The EU’s Constitution had been rejected by France and the Netherlands that Spring. Barroso needed a good story. He sided with Reding.

If true, this was the first (and probably still the only) time EU legislation has actually been influenced by website traffic data, and is probably the first example of data-driven EU policymaking.

True or not, DG COMM has been milking it ever since ;)

Innovation starts at the Edge

Which is ironic, because if DG COMM and the Commission’s central IT department (“DIGIT”) had had their way, we would never have been able to build that website.

By 2005, most EC Departments (“DGs”) were publishing websites using Documentum-based software developed by DG COMM & DIGIT. In direct contradiction to Commission “EUROPA 2nd generation” policy (decentralised, cross-silo, interactive websites), Documentum provided zero interactivity and centralised control over EUROPA. And they were keen that everyone used it.

As set out later, they had good reason to centralise IT in this way. But we could never have built that site with Documentum.

Of course, some DGs used more dynamic technologies, often built for them by subcontractors. However, even by end August the Cabinet-DG shitstorm was still in full swing. Subcontractors could never have defined the roaming site to get a contract signed in time to build the site and get it live by early October.

an integrated team of communicators and developers

At INFSO, however, we had our own developers, and freedom to act. That flexibility was crucial, and stemmed from the DG’s genesis as a ‘task force’, with its own team of web developers, in the 1990s. Somehow INFSO’s Comms Unit had managed to hang on to them, creating an integrated developers-alongside-communicators team that most 20th century organisations (private or public) would not achieve for 5–10 more years.

That integrated, in-house team was critical to the roaming site’s success. If INFSO had followed the “Central Policy” (and God knows I had to write a few analyses defending our position), the roaming site would not have happened as it did, and would not have gotten that traffic.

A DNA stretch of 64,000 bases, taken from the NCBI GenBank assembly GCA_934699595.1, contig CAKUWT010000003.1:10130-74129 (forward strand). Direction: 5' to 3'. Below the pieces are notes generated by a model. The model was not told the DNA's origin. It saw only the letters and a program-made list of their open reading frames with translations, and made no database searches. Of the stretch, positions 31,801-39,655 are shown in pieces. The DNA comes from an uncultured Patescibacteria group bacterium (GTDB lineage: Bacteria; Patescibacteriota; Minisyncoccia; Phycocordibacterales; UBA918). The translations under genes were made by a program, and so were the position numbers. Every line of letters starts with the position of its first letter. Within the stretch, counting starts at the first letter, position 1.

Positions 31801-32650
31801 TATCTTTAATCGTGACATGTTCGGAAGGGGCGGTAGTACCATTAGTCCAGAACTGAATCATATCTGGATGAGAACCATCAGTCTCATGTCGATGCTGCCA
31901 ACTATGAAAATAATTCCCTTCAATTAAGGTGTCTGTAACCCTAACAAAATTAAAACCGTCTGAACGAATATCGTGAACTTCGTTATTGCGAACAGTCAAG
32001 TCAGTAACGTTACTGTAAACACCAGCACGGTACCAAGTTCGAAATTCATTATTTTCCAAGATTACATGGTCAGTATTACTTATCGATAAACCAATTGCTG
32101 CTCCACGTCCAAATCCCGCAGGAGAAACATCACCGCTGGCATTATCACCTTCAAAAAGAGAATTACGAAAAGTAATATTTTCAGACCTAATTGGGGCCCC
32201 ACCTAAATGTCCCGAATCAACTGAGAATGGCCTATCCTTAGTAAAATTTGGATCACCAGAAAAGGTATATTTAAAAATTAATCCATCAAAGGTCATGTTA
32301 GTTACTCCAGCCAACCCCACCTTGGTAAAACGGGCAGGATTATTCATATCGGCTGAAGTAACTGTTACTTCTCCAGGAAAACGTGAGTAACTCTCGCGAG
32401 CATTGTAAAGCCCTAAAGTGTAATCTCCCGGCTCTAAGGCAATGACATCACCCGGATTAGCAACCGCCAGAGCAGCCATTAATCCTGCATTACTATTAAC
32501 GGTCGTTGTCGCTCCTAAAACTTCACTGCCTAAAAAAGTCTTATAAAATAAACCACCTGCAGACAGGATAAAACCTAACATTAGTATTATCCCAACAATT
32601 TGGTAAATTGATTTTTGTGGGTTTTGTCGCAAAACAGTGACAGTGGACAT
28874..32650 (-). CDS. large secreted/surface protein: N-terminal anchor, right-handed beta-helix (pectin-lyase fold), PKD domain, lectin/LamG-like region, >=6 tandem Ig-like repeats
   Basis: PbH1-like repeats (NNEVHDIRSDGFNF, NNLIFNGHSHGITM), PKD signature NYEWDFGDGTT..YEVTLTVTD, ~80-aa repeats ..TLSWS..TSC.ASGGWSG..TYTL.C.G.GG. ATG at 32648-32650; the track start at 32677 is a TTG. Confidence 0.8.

Decentralisation, in other words, played a part in the roaming saga.

Innovation rarely escapes the Edge

Another example shows how over-centralisation can prevent innovations being mainstreamed across large organisations.

One of the reasons we had those developers was that in 2002 we launched an EC pilot project: the EC’s first cross-silo, thematic portal, covering the work of 14 different Departments. This required a network of around 100 editors and content providers across the EC. No chance of doing that with Documentum.

That editorial network primarily used Newsroom, a cross-silo web content management system we developed to internally share and externally publish time-dependent content and library items. It also distributed that content via multiple enewsletters and (another first) RSS and user-customised XML feeds. Combined with the EC’s first Web2.0 site, which we had also launched in 2002, this meant we had released multi-application ‘INFSO accounts’ in 2003, possibly before Google had released ‘Google accounts’.

By 2005 the Newsroom had already been adopted by other DGs, probably the first time an online tool had been built by a “policy DG” and used elsewhere. But it was a rocky road: when a manager at another DG discovered his team using INFSO software, for example, he forced it off their website, harming their users, until they had built their own. Sigh.

And it was only in 2015 that COMM & DIGIT ‘corporatised’ it, making it available to the entire EC, after trying to build a Newsroom in Documentum.

EUROPA would have been better, earlier, if it had not taken 12 years to mainstream this innovation

Today Newsroom is used by almost 2000 EC publishers, publishes into over 60 environments, and manages 600,000 subscribers of over 200 newsletters. Call it a success story if you like, but I can’t help think that EUROPA would have been better, earlier, if it had not taken 12 years to mainstream this innovation across the Commission.

Centralised economies of scale v. Decentralised innovation

This post is not an attack on centralised IT services.

It is an observation that:

  • if INFSO had followed the path COMM & DIGIT wanted back then, the roaming site could never have been published with all that data, and COMM could have missed out on one of their best stories. Or maybe not — I’ll probably never know for sure.
  • the Newsroom could have been mainstreamed a full decade earlier, benefiting the Commission greatly.

I suggest that large organisations need an innovation process specifically designed to counteract the downsides of centralisation.

Centralised services: lowest common denominator

I never claimed to be an artist

To design that innovation process, you first need to understand why IT is centralised in the first place — to:

  • create economies of scale in hardware, software, skills, etc.